90 Seconds or Less: Don’t be “Affordable”

I was chatting with someone I consider a mentor yesterday, when they dropped a gold nugget of unconventional wisdom that aligns perfectly with the business strategy I’ve taken with my writing work.

We were chatting about pricing and costs – and how often writers (and other consultants) are timid to quote what they’re worth out of a bizarre, misguided protectiveness of a client’s budget. I’m not talking being “cost-concious”, I’m talking the internal monologue you have when sitting at your monitor, wondering how to quote:

“Ack, but if I charge X, it will come out to Y – and I just don’t think the client has the budget for that!”

Boo frickety hoo. Contrary to the opinion we seem to be pre-set with, you do not exist to save your client money: you exist to MAKE them money by creating value for their business.

And that’s when Derek shared his mind:

“Don’t be affordable.”

“You don’t want to be the “affordable” option – the guy they come to with their ragtag projects. You don’t want to be the guy who is delivering steak on a McDonald’s budget.”

What he said next is what really hit me:

“You want to be the guy where they say, “Man, when we get some money – when we’ve got a budget to do something awesome – we want to work with Joel.”"

Why chip out a day-to-day doing minor, bland jobs that don’t excite you? If you’re any good at what you do, why settle for that kind of work?

And yet, so many talented writers eek out a living for bottom of the barrel wages because they’re afraid to take any pride in their work or hear the word “No”.

Sometimes, “No” is “Not now.”

Prove you’re the BEST option, not the most affordable one – and then hold yourself to that standard.

Whether you’re a writer, graphic designer, consultant, SEO, content strategist – it doesn’t matter. Work to be the option people want to be able to afford.

5 Responses to “90 Seconds or Less: Don’t be “Affordable””

  1. Jay says:

    Derek and his wisdom! Now to get on his pre sell book list.

  2. Gareth says:

    I don’t totally agree. My best clients usually come to me after using agencies and know I can deliver better or equal results at a lower price. I’ve also been a professional buyer, you always look for a ‘better deal’. But agree, being awesome and having a USP will help your cause!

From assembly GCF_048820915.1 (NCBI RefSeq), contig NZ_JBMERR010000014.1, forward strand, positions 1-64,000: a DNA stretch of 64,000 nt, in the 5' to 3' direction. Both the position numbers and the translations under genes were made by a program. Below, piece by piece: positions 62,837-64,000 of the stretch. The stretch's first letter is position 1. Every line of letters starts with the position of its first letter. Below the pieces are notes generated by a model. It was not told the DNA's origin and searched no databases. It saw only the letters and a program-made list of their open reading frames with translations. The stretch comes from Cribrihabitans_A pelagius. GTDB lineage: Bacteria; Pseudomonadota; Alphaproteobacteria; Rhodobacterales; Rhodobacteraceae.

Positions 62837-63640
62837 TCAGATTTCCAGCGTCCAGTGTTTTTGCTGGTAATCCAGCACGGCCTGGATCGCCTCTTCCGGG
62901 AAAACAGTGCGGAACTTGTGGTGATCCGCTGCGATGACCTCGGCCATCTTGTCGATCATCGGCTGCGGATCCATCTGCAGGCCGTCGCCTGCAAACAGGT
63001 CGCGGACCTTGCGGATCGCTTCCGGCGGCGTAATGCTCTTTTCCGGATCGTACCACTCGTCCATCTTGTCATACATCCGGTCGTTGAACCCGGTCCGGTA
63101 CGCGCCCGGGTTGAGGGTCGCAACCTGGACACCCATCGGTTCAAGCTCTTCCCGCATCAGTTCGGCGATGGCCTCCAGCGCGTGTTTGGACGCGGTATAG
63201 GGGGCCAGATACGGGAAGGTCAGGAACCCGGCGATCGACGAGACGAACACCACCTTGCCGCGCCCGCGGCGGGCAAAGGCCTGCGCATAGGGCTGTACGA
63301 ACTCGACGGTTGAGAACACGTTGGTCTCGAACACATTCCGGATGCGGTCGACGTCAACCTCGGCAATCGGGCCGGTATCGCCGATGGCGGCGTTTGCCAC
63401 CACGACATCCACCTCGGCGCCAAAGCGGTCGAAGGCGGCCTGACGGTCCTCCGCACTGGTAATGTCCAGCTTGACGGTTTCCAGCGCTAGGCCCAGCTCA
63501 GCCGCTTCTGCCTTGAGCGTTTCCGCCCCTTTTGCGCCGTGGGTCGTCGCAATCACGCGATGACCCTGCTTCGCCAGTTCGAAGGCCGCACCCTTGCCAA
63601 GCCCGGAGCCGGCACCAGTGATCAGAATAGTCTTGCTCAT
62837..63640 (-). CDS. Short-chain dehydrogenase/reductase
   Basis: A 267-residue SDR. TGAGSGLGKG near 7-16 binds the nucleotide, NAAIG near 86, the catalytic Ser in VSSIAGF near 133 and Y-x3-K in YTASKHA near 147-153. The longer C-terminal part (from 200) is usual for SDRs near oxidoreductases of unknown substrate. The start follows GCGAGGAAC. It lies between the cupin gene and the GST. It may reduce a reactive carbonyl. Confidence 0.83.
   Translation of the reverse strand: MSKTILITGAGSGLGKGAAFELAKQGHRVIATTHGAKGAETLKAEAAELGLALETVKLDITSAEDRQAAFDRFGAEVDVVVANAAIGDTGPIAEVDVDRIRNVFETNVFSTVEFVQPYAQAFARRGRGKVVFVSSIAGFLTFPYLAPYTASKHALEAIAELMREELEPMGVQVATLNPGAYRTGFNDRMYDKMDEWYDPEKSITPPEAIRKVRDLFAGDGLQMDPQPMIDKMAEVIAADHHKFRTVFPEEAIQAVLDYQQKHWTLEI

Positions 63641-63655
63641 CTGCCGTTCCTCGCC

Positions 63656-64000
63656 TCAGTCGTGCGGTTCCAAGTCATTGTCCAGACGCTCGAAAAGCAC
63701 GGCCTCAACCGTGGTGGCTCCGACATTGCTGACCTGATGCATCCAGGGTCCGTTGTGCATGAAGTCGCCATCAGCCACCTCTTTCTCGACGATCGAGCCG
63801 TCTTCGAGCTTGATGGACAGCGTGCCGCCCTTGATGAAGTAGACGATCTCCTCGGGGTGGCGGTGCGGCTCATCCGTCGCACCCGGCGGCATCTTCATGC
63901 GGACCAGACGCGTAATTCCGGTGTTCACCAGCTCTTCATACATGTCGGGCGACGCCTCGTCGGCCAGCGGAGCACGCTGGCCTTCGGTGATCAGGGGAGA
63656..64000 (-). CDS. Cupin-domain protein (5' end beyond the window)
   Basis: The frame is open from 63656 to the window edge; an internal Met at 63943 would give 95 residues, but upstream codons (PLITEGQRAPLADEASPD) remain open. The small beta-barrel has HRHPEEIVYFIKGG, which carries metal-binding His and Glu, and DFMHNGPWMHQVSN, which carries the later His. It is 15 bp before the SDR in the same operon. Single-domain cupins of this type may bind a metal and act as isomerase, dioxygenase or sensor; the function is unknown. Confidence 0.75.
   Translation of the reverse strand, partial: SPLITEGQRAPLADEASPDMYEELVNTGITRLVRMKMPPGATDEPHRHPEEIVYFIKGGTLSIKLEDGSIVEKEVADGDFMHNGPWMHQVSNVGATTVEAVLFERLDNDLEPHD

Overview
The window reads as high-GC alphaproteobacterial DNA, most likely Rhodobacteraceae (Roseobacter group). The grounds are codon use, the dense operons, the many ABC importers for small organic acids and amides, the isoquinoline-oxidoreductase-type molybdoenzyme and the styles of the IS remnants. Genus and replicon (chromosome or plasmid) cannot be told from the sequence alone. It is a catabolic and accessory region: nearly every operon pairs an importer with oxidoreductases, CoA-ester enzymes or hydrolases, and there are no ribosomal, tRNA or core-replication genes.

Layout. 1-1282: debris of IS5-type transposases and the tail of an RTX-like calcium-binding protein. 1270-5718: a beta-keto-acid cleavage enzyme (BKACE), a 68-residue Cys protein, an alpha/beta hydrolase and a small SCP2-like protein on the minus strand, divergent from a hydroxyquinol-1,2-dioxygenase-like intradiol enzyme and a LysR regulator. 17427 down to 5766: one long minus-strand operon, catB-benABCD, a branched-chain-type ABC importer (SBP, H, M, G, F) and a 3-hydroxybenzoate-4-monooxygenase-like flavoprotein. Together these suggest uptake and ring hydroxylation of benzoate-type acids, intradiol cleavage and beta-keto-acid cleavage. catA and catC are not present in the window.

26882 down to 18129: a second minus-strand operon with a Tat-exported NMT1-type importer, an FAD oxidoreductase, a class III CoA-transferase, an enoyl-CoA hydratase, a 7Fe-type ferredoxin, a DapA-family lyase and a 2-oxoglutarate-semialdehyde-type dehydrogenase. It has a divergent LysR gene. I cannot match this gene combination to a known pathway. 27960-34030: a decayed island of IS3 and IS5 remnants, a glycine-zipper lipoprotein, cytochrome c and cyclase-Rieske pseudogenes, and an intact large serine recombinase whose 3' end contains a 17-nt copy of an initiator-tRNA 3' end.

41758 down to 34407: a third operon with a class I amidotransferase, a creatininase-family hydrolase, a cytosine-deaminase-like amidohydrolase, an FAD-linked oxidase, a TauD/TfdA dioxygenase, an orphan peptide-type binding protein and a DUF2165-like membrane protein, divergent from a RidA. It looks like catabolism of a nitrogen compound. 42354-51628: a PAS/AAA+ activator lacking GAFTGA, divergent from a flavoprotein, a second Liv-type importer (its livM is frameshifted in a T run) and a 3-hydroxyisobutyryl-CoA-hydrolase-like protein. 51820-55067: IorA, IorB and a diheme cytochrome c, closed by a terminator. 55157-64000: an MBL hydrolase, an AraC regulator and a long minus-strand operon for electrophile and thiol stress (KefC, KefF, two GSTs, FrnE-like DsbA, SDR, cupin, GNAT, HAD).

• Joel says:

      Room for debate, but the caveat is you have to be WORTH what you’re charging in order to warrant that rate. If you just go around throwing expensive prices at people, they’re idiots for taking you up on it unless you’re worth what you’re asking for. It goes both ways – but frankly, I’m not interested in underselling myself. If I know my work is going to bring someone X value, then that’s what I’ll charge for.

  3. Derek says:

    Gareth, the “all-things-being-equal’ factor is in play. For the single proprietor or small agile company, it is suicide to provide parity at a discount. People brag about two things: how little they paid, or how great their purchase. You can fall into whichever camp you want, but if you fall even a little bit into the second option, you may as well charge for it.

  4. RSGmike says:

    Our business model started as “smack dab in the middle pricing” because we knew we delivered superior service to large agencies. As we grow we try to maintain that pricing model without sacrificing service. What we have learned over the years is that our pricing model has worked and when we attempt to be the low ball bid it NEVER pays off. I had the luxury of having a mentor (Rick Wigmore) teach me the value of selling “value” not price a long time ago. Price is a mugs game and we will all eventually beat eachother into bankruptcy if we keep competing on it. Joel, I say to my staff that I can’t wait to sell enough content marketing and copywriting so I can use you.
    Cheers! It’s the weekend!

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